New Delhi, Aug 1: The human resource development ministry has decided to set up yet another committee to study the one-nation-one-test proposal for aspiring engineers and suggest ways to get the IITs to agree to the format with some weightage to board marks.
The proposed panel, most likely to be headed by scientist C.N.R. Rao, would be the third of its kind to study the feasibility of a single entrance test since the idea was floated amid opposition from the premier tech schools.
Unlike the earlier committees, the new panel will include IIT faculty who have also been opposing the idea of giving weightage to Class XII marks because of the heterogeneity in assessment standards among school boards.
The IITs have agreed to follow a two-tier test — comprising the JEE-Main and JEE-Advanced — that will replace the IIT-JEE and the All India Engineering Entrance Examination (AIEEE) from next year.
The JEE-Main, the first-round test of the new Joint Entrance Examination, will be mandatory for students aspiring for admission to any of the centrally funded technical institutions such as the IITs, NITs and IIITs.
The JEE-Advanced will be conducted entirely by the IITs, which would then draw up a merit list based on students’ performance in the test and provided they are among the top 20 percentile holders of their respective boards and categories (general or reserved).
A student’s percentile score is obtained by dividing the number of students below him or her with the number that appeared, and multiplying the ratio by 100.
The two-tier test, to be followed by the IITs, however, defeats the one-nation-one-test idea. So HRD minister Kapil Sibal, who has been advocating a single entrance exam in engineering, started exploring ways to get the IITs on board.
In 2010, the ministry set up a committee of IIT directors headed by IIT Kharagpur’s Damodar Acharya which suggested a common test modelled on the US-based Scholastic Aptitude Test (SAT) and weightage to school board performance for admission to engineering and science courses.
For IITs, it suggested an add-on test after the common entrance.
The ministry then set up another committee, under science and technology secretary T. Ramasamy, which said there may be two tests — one main exam and the other an advanced test — with flexibility for institutions to select students through either the main test or both. But it suggested at least 40 per cent weightage to board marks while selecting students for admission.
Following the opposition of IIT faculty to the weightage to board marks and the one-tier entrance, the ministry felt it should include the faculty in the new committee to ensure that its recommendations would be accepted by the tech schools.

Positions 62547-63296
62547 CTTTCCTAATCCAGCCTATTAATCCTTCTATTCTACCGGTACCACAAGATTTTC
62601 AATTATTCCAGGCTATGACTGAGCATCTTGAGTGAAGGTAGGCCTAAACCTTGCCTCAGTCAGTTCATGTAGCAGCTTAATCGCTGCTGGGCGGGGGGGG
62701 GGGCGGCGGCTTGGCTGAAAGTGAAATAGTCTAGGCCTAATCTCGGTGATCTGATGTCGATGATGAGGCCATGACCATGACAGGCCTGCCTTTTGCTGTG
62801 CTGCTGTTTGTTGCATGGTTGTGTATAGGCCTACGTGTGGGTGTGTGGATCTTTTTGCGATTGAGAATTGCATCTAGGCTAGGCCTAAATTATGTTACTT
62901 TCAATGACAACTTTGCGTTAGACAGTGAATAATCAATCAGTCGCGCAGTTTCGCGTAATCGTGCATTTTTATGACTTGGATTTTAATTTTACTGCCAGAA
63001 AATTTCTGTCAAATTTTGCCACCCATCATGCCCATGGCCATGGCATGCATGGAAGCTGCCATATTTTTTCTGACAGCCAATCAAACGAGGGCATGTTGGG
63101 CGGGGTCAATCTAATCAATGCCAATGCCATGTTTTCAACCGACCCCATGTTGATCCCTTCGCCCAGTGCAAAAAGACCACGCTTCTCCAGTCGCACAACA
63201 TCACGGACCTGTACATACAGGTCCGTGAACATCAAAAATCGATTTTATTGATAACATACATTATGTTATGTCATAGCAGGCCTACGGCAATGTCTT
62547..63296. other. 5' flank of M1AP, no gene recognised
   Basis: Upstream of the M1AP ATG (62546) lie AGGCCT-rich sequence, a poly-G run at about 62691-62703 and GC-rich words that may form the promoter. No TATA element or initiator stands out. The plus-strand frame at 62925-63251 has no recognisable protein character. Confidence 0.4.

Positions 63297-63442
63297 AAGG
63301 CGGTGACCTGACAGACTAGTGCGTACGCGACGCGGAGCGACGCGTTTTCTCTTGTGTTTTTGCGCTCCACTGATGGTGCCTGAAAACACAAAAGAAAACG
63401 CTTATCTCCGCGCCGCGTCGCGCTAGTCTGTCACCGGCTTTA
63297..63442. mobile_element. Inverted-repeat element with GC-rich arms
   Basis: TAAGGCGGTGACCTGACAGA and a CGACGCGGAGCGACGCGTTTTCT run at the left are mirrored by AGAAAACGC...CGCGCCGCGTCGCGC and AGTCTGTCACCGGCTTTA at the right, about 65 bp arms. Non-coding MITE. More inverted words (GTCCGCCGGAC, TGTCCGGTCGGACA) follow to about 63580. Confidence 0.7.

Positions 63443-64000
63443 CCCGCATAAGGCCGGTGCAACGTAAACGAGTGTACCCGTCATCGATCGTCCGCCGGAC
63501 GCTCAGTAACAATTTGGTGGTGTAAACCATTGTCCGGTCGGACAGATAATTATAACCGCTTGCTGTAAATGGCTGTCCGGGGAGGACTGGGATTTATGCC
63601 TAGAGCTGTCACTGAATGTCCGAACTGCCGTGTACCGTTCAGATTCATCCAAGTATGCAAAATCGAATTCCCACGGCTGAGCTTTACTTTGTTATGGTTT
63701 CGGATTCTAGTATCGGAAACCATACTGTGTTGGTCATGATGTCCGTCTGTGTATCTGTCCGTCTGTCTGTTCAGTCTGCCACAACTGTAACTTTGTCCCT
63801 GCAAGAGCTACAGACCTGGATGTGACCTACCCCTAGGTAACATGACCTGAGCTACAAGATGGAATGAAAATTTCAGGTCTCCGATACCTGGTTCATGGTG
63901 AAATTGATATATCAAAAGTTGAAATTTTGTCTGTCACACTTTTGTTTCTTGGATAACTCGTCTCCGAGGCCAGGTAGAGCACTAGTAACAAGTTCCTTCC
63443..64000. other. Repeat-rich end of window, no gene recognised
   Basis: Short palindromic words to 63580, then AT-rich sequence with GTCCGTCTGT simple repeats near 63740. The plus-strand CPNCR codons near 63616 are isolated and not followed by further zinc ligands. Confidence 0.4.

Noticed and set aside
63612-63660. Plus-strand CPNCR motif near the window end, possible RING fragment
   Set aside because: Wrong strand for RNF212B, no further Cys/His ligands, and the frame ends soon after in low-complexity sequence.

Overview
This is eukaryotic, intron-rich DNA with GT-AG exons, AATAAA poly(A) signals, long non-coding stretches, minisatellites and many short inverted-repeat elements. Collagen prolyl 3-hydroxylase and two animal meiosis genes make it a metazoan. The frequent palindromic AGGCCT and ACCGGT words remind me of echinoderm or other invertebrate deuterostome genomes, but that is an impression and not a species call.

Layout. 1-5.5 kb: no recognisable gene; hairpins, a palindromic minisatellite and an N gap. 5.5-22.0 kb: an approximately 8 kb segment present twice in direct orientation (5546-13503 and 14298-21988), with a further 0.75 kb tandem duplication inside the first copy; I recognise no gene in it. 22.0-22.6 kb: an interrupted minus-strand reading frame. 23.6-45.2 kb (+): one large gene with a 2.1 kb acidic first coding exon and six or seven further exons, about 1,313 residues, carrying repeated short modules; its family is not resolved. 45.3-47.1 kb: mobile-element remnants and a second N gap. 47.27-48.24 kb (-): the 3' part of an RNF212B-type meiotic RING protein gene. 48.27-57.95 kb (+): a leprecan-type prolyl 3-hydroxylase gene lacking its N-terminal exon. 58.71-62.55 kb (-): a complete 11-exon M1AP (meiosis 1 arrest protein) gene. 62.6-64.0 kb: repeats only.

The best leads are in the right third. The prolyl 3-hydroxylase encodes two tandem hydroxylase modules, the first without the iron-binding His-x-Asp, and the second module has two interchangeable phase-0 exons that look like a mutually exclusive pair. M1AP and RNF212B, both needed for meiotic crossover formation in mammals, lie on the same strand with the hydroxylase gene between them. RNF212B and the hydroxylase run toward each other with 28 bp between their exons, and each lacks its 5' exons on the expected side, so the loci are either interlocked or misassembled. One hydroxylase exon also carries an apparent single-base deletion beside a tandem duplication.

In June, Sibal held a meeting with some IIT Kanpur faculty members on this issue.
IIT Faculty Federation president K. Narasimhan said a single-entrance test might not serve the requirement of IITs. “It is good that the ministry is setting up a committee with IIT faculty members. This means there will be a thorough discussion and better analysis of the whole issue. But a single test cannot serve the requirement of the IITs. It can only be a filter,” he said.
“I do not think the IITs will agree to the idea of weightage to board marks also. The standard of syllabus, teaching and assessment procedure varies from board to board. These things have to be brought on a par,” he added.
Dheeraj Sanghi, who teaches at IIT Kanpur, said an advanced test like the IIT-JEE helps identify students who are “better”.
“In IIT-JEE, nearly 20,000 students out of the five lakh taking the test are able to score over 30 or 40 per cent. Large chunks of students score near zero. This … helps the IITs identify those students who are better,” Sanghi said.
Asked whether the IITs would agree to a one-tier common entrance if its standard was improved to the level of the IIT-JEE, Sanghi said such a test would not help lower-rung institutions. “If you make the common test a tough exam, then 70 per cent students will score close to zero. The engineering colleges in states will find it difficult to select students,” he said. “Besides, it will destroy the self-confidence of lakhs of students.”